Nature’s Past Episode 28: Winnipeg Beach

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Episode 28: Winnipeg Beach

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In the late decades of the nineteenth century, urban North Americans sought refuge from congestion, noise, and pollution. As the environmental problems of industrial cities grew worse, city councils across the continent established urban parks while federal governments in both Canada and the United States developed national parks systems. Parks, as constructed natural spaces, were just one option for city-dwellers seeking relief from polluted urban environments. Many flocked to the shores of oceans, lakes, and rivers where beach side resorts emerged as yet another recreational destination.

At the beginning of the twentieth century, Winnipeggers turned to the shores of Lake Winnipeg to the north of the city in the hopes of finding an outlet for their leisure time. There the Canadian Pacific Railway established the beachside resort community of Winnipeg Beach. For more than half a century, Winnipeg Beach was one of the most popular recreational retreats for Manitoba’s urban population. Thousands of people enjoyed the lake views and boardwalk entertainments of Winnipeg Beach for many years until the community went into decline by the end of the 1960s.

On this episode of the podcast, we discuss the history of Winnipeg Beach with author, Dale Barbour.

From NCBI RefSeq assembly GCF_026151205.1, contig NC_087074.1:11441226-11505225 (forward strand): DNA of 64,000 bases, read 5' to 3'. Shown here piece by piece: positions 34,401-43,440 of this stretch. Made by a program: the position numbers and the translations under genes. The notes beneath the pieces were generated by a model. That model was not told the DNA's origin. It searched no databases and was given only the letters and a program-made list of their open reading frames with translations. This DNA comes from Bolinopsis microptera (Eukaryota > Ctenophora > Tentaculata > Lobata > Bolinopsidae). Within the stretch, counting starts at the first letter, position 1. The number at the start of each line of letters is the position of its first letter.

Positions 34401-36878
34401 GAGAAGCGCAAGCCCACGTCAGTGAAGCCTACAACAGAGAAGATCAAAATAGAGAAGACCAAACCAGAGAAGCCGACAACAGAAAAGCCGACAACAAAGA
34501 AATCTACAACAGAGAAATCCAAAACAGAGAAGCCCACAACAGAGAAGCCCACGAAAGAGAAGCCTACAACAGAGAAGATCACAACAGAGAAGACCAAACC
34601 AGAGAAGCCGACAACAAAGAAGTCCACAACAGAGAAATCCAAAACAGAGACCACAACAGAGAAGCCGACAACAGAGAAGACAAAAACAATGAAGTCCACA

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Book cover of: Barbour, Dale. Winnipeg Beach: Leisure and Courtship in a Resort Town, 1900-1960. Winnipeg: University of Manitoba Press, 2011.

Guest:

Dale Barbour

Works Cited:

Sean Kheraj, Canadian History and Environment
Barbour, Dale. Winnipeg Beach: Leisure and Courtship in a Resort Town, 1900-1960. Winnipeg: University of Manitoba Press, 2011.

Music Credit:

“Trippy Groove” by unreal_dm
“Vice cersa by SilviaO” by Tigoolio

Photo Credit:

“Diving Competition, Regatta Day, Winnipeg Beach” by University of Alberta Libraries

Citation:

Kheraj, Sean. “Episode 28: Winnipeg Beach” Nature’s Past: Canadian Environmental History Podcast. 22 February 2012.

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Sean Kheraj is the director of the Network in Canadian History and Environment. He's an associate professor in the Department of History and associate dean of programs in the Faculty of Liberal Arts and Professional Studies at York University. His research and teaching focuses on environmental and Canadian history. He is also the host and producer of Nature's Past, NiCHE's audio podcast series and he blogs at http://seankheraj.com.

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